News: Flag Officers kickoff Navy-Marine Corps Relief Society fund drive
Story by Joseph P Cirone
Rear Adm. Gary E. Hall, the commandant of the Industrial College of the Armed Forces at the National Defense University, told volunteer campaign coordinators from Navy and Marine Corps commands about the importance of the relief society and its work on behalf of active-duty Sailors, Marines, retirees, their families, survivors, widows and orphans.
Hall told the volunteer coordinators, "Your participation in this year's drive is critical." Cmdr. Philip Raimondo, executive officer of the Naval Support Activity Washington and the campaign manager, told them he appreciated the time and effort that they will contribute over the next six weeks.
Hall reported that NMCRS NCR provided Sailors and Marines with twice as much funding than was raised last year. Additionally, Navy-Marine Corps-wide, the society provided nearly five times more assistance, financially, than was raised. Repayment of no interest loans and corporate contributions make up the deficit, Hall explained.
Marine Corps Assistant Deputy Commandant for Aviation, Brig. Gen. Jon M. Davis, said he has relied upon the NMCRS to help his Sailors and Marines. "Throughout my career, there have been a couple of anchors I knew I could go to if needed. One of the places that was always there, always ready to help, was the society."
The relief society was founded in 1904 with the proceeds from the 1903 Army-Navy football game. The society established its first service center at the Washington Navy Yard with a staff of 19 volunteers helping widows and orphans.
Today, there are more than 250 service centers and more than 3,600 volunteers on bases and on ships, worldwide, providing a wider array of services to a larger group of constituents. "We are wherever the Navy and Marine Corps is in the world," proclaimed Melodie A. Weddle, director of the society's National Capital Region (NCR) office, located at the Navy Yard.
One in six Sailors and Marines needed assistance
Last year, the Society provided more than $47 million of direct financial assistance to eligible clients and handled more than 91,000 cases — an increase of 14,000 cases over 2008. "One in every six Sailors and Marines received assistance from the society. That is a pretty significant number," Weddle said.
Weddle said the NCR is one of the busiest service centers in the world. In addition to the financial assistance cases that are handled, NMCRS visiting nurses provided combat casualty assistance visits to 750 families in the region, providing information and support. 332 combat wounded warriors received assistance and 92 widows received monthly financial supplement grants.
Of the society's 28 Thrift Shops, three are in the National Capital Region. "We also gave out 6,500 layettes and the visiting nurses made over 43,000 visits society-wide," Weddle said.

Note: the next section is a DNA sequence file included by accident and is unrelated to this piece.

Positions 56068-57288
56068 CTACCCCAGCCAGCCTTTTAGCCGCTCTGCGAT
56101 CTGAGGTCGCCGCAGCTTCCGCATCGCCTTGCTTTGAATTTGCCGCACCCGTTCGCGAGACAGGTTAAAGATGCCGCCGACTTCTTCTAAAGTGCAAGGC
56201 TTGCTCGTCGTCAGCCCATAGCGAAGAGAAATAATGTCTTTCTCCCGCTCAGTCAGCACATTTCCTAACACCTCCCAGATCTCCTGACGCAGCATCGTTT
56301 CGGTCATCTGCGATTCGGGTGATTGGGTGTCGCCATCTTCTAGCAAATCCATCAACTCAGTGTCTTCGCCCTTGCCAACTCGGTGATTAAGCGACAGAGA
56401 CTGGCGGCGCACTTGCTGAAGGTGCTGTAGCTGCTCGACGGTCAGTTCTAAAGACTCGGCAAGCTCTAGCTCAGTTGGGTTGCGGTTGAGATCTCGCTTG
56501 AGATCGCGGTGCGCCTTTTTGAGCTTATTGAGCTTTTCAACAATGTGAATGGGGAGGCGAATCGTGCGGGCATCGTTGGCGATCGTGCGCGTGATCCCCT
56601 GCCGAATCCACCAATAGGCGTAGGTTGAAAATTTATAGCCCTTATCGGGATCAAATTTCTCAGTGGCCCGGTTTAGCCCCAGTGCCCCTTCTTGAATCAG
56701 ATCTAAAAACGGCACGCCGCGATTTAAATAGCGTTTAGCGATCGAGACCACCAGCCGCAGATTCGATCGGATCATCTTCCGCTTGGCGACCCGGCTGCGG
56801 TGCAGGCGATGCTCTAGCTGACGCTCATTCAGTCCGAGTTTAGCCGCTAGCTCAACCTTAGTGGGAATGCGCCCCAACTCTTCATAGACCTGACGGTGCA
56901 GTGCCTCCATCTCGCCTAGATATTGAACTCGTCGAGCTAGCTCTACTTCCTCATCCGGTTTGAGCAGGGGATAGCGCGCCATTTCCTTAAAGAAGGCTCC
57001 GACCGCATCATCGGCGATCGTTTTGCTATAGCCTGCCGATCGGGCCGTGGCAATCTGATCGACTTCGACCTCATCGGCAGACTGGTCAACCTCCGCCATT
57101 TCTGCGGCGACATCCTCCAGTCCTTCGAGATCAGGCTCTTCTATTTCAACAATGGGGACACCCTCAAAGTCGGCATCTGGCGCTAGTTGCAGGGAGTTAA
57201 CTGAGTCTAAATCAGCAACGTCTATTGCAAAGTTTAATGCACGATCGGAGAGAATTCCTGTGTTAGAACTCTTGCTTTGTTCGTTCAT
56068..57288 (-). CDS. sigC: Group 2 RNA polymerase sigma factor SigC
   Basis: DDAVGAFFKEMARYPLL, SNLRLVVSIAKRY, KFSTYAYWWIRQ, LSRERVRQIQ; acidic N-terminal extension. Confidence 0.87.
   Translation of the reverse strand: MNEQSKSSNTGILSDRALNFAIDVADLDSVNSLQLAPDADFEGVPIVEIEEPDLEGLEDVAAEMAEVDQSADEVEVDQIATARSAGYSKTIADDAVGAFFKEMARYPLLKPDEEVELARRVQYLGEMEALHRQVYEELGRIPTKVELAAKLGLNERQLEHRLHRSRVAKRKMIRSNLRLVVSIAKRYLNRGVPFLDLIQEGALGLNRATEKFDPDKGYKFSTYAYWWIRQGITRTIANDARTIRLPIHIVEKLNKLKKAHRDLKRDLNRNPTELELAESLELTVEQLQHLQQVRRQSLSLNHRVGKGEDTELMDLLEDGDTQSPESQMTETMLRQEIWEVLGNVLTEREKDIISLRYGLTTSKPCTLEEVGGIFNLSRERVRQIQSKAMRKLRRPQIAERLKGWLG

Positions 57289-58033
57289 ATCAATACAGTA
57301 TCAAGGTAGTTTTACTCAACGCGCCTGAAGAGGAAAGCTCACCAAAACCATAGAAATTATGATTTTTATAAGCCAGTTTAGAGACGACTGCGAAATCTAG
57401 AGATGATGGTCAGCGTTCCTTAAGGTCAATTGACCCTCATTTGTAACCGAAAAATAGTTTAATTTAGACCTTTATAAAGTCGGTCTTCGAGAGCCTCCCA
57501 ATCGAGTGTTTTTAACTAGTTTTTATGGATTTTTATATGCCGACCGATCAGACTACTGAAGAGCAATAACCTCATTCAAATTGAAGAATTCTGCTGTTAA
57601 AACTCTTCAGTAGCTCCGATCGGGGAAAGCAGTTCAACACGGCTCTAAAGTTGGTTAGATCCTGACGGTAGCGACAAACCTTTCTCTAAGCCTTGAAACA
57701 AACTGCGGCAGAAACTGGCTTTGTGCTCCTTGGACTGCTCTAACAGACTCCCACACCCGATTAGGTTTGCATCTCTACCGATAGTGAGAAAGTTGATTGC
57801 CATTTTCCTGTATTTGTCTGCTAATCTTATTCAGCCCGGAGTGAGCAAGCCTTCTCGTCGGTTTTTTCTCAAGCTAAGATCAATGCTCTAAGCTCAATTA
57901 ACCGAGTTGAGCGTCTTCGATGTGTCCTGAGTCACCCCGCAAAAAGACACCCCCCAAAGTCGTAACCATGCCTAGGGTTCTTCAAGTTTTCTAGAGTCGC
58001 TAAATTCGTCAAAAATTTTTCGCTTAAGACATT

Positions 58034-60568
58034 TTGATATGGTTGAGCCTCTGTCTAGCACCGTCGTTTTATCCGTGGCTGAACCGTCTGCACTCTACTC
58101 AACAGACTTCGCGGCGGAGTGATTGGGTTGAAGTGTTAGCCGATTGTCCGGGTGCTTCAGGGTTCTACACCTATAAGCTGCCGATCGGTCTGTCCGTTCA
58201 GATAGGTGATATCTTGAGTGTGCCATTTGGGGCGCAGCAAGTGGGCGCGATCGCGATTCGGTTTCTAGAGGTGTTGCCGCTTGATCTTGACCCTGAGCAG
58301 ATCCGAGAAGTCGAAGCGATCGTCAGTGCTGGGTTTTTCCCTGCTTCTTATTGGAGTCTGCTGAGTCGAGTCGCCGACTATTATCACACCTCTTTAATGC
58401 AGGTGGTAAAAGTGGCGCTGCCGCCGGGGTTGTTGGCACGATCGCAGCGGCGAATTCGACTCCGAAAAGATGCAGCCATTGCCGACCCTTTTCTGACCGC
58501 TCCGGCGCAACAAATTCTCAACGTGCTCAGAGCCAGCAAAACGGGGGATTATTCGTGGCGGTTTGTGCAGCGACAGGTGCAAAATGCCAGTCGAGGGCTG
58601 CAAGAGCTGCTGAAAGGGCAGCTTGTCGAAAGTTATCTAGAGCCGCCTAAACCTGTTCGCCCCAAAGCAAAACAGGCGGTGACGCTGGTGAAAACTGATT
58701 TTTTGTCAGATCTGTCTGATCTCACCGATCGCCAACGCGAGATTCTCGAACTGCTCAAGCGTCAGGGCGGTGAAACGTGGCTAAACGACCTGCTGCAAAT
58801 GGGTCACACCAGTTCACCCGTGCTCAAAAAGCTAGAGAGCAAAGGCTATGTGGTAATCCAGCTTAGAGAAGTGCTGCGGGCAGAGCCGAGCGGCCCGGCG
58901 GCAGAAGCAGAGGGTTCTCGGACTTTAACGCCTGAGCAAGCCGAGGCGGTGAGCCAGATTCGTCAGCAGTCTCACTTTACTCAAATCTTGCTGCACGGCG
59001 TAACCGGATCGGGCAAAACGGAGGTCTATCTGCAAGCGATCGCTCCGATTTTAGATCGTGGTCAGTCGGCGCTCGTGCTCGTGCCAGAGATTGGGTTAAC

New service for families during deployments
In 2009, the NMCRS began offering combat related services, working with warriors and their families to prepare for deployment. NMCRS personnel follow up with the family at least monthly throughout the deployment; making sure things at home are well and addressing matters for which the family needs assistance. Upon return of the deployed member, the society's personnel work with the families to help re-integration of the service member. The NMCRS works with the family as long as its services are needed.
This year's fundraising campaign runs until April 23, according to Cmdr. Philip B. Raimondo, executive officer of the Naval Support Activity Washington and the campaign manager.
"The purpose of the fund drive is not only to raise funds, but also to help raise awareness of the wide variety of financial, non-financial and educational services we offer. We can even help with things that we do not normally assist with, on a case by case basis, Weddle stated.
Contributing to the Navy-Marine Corps Relief Society is easy. Active-duty personnel and retirees can choose from making a one-time cash or check donation; using a credit card online at the society's website; or having a monthly paycheck allotment, after completing an allotment request form, available at the command or from the society. Although not eligible for its services, civilian personnel may elect to make a one-time contribution via the website by check or cash, according to Weddle.
A point of contact has been designated for each command and will assist personnel interested in donating to the society. The NCR goal is to have 100 percent contact with all active-duty personnel by March 31 to give them an opportunity to contribute, Raimondo concluded.